The general approach would be to run a diff between your old and new arrays. Something like https://github.com/jflinter/Dwifft could help, though I haven't used it personally.
I’ve implemented something like this in the past. It’s fairly expensive, though; that library does claim to use an optimized algorithm, but the cost is still a lot higher than just posting a notification. (And my own experience of using KVO is that notifications can become significant hot spots in performance, because they happen a lot.)
True, but if your array tends to change in limited ways (say, inserting/removing/changing a single contiguous slice), smart diffing algorithms are essentially linear-time. As long as equality-testing your items is fast and your source array isn't huge, diffing can work well. It's certainly simpler to integrate than the other approach, since it requires fewer changes to the rest of your code.
On the other hand, if the array is expected to change often, more often than you want to redraw the GUI, it could make sense to ignore the fine-grained changes and just set a timer to trigger after a few hundred ms, which would then compare the old and new arrays this way and apply a minimal update to the view.
Good idea. Coalescing UI updates is a really useful technique in general.
Another approach is to build a wrapper around your source array with limited modification methods and a KVO-like notification system. The notifications can map cleanly to UITableView updates, and there's no extra diffing calculations involved. Of course, this method won't work if your source array needs to be modified by code you don't control.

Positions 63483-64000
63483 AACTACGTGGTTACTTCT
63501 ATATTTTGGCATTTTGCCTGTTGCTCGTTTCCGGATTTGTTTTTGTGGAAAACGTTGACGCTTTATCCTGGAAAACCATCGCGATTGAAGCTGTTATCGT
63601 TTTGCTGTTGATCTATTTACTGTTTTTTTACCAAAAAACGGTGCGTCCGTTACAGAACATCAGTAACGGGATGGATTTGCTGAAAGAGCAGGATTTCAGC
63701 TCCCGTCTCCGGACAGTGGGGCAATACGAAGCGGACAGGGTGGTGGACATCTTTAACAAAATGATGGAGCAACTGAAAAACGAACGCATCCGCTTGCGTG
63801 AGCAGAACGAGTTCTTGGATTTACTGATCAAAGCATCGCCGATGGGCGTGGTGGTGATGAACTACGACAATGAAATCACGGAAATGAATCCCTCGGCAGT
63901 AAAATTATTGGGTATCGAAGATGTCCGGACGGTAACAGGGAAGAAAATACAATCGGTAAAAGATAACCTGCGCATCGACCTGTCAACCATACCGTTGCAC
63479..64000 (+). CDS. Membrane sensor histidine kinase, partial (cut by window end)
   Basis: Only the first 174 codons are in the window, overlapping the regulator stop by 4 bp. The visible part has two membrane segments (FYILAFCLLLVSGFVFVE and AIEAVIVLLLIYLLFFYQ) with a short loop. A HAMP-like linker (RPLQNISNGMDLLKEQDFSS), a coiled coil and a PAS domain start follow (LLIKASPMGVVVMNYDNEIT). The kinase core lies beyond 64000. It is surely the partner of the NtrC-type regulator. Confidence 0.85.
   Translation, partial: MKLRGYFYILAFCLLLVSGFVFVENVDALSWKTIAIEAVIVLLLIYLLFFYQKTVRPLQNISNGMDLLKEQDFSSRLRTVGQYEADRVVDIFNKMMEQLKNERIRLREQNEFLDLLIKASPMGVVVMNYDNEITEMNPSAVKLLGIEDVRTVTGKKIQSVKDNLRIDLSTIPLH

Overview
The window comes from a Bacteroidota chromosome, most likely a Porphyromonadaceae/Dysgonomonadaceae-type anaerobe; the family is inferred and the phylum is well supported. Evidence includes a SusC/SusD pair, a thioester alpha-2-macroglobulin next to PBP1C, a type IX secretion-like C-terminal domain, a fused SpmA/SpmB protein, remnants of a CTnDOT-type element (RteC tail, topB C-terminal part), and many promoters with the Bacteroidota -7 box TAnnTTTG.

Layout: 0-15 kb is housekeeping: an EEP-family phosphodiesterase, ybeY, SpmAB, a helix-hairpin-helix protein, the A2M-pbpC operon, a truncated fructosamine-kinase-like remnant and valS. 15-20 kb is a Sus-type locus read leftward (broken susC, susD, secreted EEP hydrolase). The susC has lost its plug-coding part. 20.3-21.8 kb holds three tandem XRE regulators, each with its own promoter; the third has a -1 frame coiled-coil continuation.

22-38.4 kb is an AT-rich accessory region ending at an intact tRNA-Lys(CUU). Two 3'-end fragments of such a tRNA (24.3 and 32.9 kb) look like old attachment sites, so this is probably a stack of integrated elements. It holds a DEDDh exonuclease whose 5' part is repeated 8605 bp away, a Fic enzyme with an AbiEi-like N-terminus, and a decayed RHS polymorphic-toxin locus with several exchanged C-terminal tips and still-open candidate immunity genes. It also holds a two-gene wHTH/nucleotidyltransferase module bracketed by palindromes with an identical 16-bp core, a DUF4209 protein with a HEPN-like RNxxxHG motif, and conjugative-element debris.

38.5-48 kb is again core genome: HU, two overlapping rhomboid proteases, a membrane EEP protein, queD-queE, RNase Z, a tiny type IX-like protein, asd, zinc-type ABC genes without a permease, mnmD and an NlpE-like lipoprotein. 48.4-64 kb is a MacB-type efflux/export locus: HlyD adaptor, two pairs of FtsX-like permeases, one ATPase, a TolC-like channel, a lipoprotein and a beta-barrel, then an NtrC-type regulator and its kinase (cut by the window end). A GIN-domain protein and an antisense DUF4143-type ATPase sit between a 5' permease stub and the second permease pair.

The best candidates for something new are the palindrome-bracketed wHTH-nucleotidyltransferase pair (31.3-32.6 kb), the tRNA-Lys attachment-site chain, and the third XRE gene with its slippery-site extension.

I would favor this, even though Swift’s strict typing [and lack of inheritance in struct types] means this class can’t interoperate with regular arrays. (Vs. Objective-C, where you can either subclass NSMutableArray, or even make an unrelated class that walks & quacks like an NSArray.)
This seems likely to have been created by someone already; I wonder if there’s an implementation floating around Github?
I couldn't find one when I was working on a project that needed this a while ago, so I wrote my own. But it had some assumptions specific to that project, and I'm not sure how much work it would take to get it ready for general use. In any case I don't have time at the moment to do anything with it, unfortunately.
https://github.com/lorentey/GlueKit looks promising, though it's in alpha.
On Mar 7, 2017, at 10:14, Jens Alfke <email@example.com> wrote:
On Mar 7, 2017, at 9:28 AM, Michael Gardner via swift-users <firstname.lastname@example.org> wrote: